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State v. Agostini

A-6409-01T5 (N.J. Super. App. Div. 2004) (Unpublished)

MUNICIPALITIES; ORDINANCES; PROFESSIONS—Municipalities cannot enforce local ordinances that attempt to license, as businesses, professions that are already regulated by state law.

In 2000, a municipality enacted a “General Business” license ordinance, replacing an earlier version. A significant change was that the new ordinance included state-licensed professionals. Then, the municipality charged a psychologist with violating the local Municipal Code by failing to apply for a General Business License for 2001. She was found guilty in a municipal court. On appeal, the Law Division again found the psychologist to be guilty.

On appeal, the Appellate Division dismissed the conviction, holding that the ordinance, as applied to a licensed psychologist, was preempted by state licensing law. To determine whether preemption bars a local ordinance, the following five questions must be considered: 1) Does the ordinance conflict with state law?; 2) Was the state law intended, expressly or impliedly, to be exclusive in the field?; 3) Does the subject matter reflect a need for uniformity?; 4) Is the state scheme so pervasive or comprehensive that it precludes coexistence of municipal regulation?; and 5) Does the ordinance stand “as an obstacle to accomplishment and execution of the full purposes and objectives” of the Legislature?

Based on prior case law, the Court noted that matters that inherently require uniform and consistent treatment at the state level are not apt subjects for local regulation. In this case, the Practicing Psychology Licensing Act (Act) provides comprehensive regulation of the professional licensing and practice of trained psychologists. The Act created the State Board of Psychological Examiners (Board), which is the agency responsible for investigating and licensing psychologists and which establishes specific qualifications for membership. The Act also authorizes the Board to enact regulations governing licensure of psychologists.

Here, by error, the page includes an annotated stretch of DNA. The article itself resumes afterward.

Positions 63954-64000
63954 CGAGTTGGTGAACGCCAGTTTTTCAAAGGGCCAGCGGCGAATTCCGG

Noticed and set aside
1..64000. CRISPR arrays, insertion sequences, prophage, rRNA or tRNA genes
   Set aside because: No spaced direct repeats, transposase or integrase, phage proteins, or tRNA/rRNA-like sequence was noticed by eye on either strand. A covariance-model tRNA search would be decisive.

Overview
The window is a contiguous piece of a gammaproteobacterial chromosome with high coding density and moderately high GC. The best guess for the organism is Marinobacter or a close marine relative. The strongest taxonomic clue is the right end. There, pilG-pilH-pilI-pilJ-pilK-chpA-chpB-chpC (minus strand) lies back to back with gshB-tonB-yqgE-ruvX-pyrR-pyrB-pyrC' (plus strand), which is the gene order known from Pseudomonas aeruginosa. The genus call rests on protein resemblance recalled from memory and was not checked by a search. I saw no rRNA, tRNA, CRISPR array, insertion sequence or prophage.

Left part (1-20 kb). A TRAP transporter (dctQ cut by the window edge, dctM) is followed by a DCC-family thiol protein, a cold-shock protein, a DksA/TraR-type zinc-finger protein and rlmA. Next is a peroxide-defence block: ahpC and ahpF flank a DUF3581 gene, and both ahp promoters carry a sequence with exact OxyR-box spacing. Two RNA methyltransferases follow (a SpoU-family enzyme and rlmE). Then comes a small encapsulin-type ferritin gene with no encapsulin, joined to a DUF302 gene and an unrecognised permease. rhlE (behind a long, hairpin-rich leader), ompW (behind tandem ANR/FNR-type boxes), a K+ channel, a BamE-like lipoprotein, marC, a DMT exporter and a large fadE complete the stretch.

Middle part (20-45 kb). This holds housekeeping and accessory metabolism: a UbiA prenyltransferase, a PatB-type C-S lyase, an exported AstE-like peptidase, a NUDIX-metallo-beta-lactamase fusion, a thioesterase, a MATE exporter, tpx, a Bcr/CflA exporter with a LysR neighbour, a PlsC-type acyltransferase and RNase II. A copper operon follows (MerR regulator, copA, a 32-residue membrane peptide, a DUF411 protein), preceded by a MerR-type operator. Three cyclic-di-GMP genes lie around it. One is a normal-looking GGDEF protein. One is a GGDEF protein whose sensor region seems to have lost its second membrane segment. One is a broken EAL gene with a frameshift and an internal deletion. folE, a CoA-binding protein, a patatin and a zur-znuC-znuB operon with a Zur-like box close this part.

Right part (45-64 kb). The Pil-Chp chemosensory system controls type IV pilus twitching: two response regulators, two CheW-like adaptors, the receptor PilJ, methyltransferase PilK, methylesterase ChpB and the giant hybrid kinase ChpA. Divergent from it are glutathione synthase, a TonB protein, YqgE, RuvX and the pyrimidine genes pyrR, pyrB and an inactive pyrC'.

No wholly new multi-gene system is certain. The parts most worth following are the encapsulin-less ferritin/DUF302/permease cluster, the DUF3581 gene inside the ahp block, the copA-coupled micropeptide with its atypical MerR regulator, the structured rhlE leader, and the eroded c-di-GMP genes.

Furthermore, the Court held that the Legislature had expressed its intention to provide for “uniform investigative and enforcement powers and procedures and uniform standards for license revocation, suspension and other disciplinary proceedings” by professional boards, including the Board. As a result, the Court held that the local ordinance was preempted. First, the ordinance had the potential for conflicting with state licensing law. Under that Act, the Board decides whether or not a psychologist has “good moral character” or if the psychologist is complying with the Act. The local ordinance would have permitted municipal officials to deny a business license to a state-licensed professional on very similar grounds, thereby leading to a potential conflict with the Board’s ongoing supervision of the same individual.

Additionally, the Court believed that the ordinance intruded into a field that was comprehensively regulated by state licensing law, which, the Court noted, plainly was intended to constitute the exclusive and uniform regulation of the practice of psychology. The municipality offered no evidence to support its contention that it had had any rational basis for imposing different or additional conditions upon the practice of psychology within its borders.

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